Sectoral Structure of Palestinian Economy
Sectoral Structure of Palestine Economy – Information on Palestine leading business, trade and export sectors.
The majority of handicrafts producers are small workshops and artisan shops heavily clustered in the Bethlehem and Hebron areas; employing 10,000 workers in around 500 workshops. The total sales of the sector are estimated at US$50 million, where about 30% is sold domestically, 35% is destined to Israeli market, and the remaining 35% is exported Europe, USA and the Arab region.
The local market has been traditionally dependent on the tourism industry, where the market is heavily seasonal with peaks during summer, Easter and Christmas where articles are sold in the local souvenir shops in the major tourist cities.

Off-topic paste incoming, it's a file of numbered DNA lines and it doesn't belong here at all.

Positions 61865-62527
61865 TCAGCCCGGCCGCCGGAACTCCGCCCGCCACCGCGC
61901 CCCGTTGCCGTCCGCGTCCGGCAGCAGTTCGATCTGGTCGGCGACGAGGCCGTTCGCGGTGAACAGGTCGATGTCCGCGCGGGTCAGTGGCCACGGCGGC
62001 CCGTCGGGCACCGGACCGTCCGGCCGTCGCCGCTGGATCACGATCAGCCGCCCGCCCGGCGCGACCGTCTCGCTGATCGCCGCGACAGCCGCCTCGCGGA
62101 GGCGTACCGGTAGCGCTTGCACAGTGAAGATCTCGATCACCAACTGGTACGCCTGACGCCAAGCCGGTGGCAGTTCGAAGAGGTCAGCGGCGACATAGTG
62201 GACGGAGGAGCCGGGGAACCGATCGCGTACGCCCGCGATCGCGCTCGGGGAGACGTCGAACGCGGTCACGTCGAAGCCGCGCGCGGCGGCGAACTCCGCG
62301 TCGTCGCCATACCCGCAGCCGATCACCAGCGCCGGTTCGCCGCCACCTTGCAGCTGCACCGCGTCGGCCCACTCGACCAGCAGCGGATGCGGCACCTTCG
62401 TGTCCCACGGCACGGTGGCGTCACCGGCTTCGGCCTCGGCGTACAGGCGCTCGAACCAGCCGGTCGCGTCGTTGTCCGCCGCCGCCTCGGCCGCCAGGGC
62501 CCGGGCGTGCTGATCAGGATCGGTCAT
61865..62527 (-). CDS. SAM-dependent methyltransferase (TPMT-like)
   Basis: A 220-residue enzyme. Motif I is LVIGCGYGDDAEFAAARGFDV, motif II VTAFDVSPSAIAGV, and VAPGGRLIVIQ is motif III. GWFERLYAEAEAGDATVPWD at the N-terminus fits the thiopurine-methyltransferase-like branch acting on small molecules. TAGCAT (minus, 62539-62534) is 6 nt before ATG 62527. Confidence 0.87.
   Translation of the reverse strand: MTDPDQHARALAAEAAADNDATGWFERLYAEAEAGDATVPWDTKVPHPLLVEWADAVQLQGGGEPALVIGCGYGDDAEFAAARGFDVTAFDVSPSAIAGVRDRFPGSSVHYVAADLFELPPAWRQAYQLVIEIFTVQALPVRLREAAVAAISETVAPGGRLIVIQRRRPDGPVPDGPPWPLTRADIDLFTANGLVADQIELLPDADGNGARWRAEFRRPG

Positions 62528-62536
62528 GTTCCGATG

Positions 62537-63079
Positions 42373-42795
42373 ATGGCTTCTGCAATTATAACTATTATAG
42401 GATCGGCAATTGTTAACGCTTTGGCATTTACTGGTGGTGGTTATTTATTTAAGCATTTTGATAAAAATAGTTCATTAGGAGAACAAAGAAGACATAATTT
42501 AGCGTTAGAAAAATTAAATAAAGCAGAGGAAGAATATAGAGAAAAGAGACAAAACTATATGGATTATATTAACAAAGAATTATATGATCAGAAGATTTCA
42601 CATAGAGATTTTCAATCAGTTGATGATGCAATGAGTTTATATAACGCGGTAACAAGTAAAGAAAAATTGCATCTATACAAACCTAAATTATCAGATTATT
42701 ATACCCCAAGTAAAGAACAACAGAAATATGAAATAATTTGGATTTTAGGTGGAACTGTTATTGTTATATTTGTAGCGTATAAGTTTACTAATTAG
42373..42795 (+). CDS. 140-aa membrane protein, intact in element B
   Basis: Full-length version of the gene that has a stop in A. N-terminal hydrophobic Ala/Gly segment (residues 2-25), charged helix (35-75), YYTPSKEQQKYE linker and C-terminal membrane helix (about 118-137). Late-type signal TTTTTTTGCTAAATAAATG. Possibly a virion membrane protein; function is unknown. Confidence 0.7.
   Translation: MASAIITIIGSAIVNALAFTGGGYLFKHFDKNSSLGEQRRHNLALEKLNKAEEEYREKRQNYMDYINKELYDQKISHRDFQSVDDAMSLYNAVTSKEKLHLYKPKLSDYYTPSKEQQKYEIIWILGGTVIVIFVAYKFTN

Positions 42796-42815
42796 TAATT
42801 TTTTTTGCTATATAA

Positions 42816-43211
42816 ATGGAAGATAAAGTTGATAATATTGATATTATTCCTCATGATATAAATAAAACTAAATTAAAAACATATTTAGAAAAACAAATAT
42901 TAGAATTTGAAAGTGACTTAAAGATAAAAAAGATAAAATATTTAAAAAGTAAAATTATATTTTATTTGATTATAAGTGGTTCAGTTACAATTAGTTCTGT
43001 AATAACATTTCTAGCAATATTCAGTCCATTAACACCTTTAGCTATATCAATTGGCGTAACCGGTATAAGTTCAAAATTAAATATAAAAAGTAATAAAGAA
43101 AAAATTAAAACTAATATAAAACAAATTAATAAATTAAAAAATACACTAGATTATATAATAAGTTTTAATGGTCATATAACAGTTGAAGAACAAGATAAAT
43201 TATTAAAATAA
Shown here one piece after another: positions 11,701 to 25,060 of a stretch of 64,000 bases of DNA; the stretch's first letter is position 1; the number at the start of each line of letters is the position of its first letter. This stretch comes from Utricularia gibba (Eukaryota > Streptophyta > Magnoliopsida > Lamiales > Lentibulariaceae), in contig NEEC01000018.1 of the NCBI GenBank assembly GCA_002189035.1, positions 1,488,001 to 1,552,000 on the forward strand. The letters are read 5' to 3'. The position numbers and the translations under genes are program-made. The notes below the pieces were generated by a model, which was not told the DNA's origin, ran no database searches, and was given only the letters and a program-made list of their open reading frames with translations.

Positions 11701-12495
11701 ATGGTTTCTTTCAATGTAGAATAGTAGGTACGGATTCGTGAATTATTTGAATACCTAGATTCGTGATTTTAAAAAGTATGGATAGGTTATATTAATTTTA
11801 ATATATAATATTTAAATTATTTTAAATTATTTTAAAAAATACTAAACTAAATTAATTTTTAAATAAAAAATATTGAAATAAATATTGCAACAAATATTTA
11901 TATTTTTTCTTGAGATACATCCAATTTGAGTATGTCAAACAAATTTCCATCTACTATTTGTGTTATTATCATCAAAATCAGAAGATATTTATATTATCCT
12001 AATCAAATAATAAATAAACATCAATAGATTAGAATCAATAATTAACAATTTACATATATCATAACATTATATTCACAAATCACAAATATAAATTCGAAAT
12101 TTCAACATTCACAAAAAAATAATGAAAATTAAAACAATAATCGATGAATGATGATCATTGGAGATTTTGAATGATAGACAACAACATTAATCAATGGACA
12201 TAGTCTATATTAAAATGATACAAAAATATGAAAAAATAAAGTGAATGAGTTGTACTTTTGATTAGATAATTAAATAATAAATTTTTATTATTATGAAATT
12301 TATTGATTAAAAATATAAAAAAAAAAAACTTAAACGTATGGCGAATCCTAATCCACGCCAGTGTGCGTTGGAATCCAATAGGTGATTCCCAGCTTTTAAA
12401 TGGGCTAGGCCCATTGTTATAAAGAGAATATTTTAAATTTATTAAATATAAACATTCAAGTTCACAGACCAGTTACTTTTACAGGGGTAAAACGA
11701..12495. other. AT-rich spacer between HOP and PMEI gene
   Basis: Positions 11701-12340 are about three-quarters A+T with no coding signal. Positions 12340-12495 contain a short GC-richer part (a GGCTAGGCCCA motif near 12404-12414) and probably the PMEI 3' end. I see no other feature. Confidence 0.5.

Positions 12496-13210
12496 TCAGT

The attraction towards authentic hand-made handicrafts maintains the highest potential for the Palestinian handicraft sector, nevertheless, analysis of the sector revealed that there are promising opportunities in developing new designs and products; inspired from the ethnic Palestinian motifs to meet the modern market desires, and reflecting the new style on the business image, highlighting the values of authenticity and uniqueness.
The industry has developed significantly to include 1100 establishments that utilize high manufacturing techniques and employ more than 10,000 labors, the estimated annual sales of manufacturers is estimated at US$ 110 million; where around 50% of that is destined to Israel for sale in the Israeli market or export to other markets, It is also worth to note that the sector has recently faced a dramatic recession due to the closure of Gaza trade terminals, while there has been some temporary growth in the West Bank.